I'm currently writing a program for analysing tonal music, and ran into something I didn't know the answer to.
Basically, this has to do with scalar transpositions, i.e., transposing a given pitch P up or down by n scale degrees relative to some given scale S. For pitches that belong to that scale, this is trivial, of course.
But where things become complicated is when P has an accidental relative to the prevailing scale. For example, there may be an F# in the music in the prevailing scale of C major, as a modification of F (the 4th scale degree). My current approach to handling this is to first measure the interval from the tonic to the given pitch, in this case, C to F#, which is an augmented 4th. Then suppose we want to transpose up by 1 degree, which corresponds to an augmented 5th from C, so the result is G#. So far so good.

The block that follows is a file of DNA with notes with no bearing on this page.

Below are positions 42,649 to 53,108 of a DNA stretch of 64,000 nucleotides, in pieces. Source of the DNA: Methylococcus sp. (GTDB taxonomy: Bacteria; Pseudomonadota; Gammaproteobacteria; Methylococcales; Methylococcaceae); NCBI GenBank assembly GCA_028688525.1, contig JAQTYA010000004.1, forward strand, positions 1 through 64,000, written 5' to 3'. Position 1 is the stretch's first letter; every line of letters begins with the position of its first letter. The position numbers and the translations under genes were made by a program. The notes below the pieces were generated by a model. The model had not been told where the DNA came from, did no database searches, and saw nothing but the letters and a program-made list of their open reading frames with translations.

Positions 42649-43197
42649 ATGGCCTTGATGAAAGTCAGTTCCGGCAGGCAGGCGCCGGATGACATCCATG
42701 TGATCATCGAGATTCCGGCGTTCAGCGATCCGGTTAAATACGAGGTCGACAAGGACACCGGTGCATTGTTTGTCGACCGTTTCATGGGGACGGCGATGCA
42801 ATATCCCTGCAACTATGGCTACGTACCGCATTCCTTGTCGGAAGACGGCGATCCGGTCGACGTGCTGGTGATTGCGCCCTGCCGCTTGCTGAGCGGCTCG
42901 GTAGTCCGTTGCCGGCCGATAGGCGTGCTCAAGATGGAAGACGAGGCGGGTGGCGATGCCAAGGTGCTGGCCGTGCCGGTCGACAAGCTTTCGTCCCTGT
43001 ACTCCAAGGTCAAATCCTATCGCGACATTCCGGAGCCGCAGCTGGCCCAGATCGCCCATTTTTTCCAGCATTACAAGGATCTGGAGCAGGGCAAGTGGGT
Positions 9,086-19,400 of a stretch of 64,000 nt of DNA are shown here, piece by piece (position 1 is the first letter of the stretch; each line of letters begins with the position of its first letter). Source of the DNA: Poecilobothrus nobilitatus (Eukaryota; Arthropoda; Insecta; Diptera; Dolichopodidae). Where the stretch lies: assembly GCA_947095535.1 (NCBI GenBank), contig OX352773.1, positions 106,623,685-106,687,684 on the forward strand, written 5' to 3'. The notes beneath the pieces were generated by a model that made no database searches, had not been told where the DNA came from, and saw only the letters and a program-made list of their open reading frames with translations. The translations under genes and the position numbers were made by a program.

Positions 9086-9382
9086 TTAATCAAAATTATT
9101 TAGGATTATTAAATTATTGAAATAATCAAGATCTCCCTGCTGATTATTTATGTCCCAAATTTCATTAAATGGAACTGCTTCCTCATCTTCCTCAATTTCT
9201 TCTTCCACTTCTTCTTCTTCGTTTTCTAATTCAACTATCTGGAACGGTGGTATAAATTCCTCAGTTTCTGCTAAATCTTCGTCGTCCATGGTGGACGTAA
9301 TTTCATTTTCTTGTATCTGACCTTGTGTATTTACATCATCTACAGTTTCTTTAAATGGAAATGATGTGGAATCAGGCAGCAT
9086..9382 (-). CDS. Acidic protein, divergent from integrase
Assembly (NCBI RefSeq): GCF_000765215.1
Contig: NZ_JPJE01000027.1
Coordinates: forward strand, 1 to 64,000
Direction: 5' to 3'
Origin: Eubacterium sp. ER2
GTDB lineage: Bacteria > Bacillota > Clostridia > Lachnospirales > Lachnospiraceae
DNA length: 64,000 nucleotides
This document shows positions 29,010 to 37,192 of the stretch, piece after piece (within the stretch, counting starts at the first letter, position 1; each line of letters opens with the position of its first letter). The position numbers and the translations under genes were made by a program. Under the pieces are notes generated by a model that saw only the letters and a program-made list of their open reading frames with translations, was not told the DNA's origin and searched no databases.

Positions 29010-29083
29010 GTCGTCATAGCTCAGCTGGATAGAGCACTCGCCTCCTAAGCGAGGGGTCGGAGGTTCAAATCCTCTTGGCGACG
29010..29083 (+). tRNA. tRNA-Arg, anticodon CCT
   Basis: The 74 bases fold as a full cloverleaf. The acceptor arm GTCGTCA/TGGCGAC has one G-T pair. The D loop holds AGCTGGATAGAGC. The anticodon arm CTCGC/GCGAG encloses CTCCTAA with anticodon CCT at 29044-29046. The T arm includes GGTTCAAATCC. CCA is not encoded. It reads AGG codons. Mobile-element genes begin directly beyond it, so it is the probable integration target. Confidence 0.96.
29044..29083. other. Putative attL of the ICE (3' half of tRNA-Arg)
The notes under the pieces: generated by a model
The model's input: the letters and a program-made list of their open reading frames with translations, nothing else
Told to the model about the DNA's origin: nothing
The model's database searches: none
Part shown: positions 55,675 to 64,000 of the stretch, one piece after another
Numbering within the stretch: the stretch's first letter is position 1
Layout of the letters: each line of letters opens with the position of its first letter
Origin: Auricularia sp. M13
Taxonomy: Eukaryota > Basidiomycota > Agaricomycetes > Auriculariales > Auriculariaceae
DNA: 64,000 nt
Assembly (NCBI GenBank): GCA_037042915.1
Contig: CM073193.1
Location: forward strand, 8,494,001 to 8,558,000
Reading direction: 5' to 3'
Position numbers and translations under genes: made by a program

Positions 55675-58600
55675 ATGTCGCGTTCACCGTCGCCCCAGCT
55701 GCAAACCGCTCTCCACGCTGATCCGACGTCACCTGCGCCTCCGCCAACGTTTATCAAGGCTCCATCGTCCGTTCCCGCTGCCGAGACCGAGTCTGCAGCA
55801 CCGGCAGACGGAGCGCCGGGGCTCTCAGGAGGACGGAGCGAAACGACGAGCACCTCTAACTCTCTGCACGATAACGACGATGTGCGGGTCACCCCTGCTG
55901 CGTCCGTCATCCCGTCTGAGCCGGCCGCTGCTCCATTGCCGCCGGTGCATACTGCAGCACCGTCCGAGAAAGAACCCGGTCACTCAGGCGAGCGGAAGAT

But where problems arise is when the number of steps in the transposition crosses perfect/imperfect intervals, for example, if, under the same transposition (up by 1 degree relative to C major) I have a note Eb, which is a minor 3rd from the tonic C, then what interval should be formed when I transpose it to a 4th? Should it be a perfect 4th, or a diminished 4th? If a perfect 4th, does that mean both E and Eb would transpose to F under this transposition?
(P.S. Just to be clear, I'm talking here about scalar transposition, not chromatic transposition where the relative semitone distances between notes are maintained. By scalar transposition I mean that transposing, say, C-D-E up by 2 degrees (relative to C) would yield E-F-G, not E-F#-G#.)